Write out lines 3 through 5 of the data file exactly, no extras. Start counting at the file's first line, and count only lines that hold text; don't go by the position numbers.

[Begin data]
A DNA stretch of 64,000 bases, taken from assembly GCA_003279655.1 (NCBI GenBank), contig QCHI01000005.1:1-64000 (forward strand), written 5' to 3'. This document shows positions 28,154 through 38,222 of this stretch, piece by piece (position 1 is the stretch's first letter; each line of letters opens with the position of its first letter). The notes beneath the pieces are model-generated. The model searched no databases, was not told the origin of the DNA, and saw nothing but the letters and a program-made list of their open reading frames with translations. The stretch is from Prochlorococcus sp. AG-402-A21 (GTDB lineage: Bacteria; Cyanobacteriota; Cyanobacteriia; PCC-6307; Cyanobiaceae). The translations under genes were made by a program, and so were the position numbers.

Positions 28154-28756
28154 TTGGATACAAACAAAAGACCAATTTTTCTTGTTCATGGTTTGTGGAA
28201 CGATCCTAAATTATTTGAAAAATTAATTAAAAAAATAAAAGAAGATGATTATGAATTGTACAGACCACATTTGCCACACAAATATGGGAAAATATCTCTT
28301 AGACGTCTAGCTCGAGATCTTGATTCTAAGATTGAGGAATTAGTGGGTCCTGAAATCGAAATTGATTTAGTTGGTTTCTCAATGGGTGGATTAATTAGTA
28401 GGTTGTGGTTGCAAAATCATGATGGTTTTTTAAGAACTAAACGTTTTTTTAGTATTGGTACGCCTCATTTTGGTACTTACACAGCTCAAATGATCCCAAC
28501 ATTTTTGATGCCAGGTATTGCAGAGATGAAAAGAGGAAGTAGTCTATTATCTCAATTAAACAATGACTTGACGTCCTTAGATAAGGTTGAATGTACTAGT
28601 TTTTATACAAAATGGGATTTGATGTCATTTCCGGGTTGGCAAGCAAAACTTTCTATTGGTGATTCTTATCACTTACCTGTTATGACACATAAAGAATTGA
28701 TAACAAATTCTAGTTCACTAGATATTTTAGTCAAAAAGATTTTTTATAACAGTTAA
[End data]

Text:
28154 TTGGATACAAACAAAAGACCAATTTTTCTTGTTCATGGTTTGTGGAA
28201 CGATCCTAAATTATTTGAAAAATTAATTAAAAAAATAAAAGAAGATGATTATGAATTGTACAGACCACATTTGCCACACAAATATGGGAAAATATCTCTT
28301 AGACGTCTAGCTCGAGATCTTGATTCTAAGATTGAGGAATTAGTGGGTCCTGAAATCGAAATTGATTTAGTTGGTTTCTCAATGGGTGGATTAATTAGTA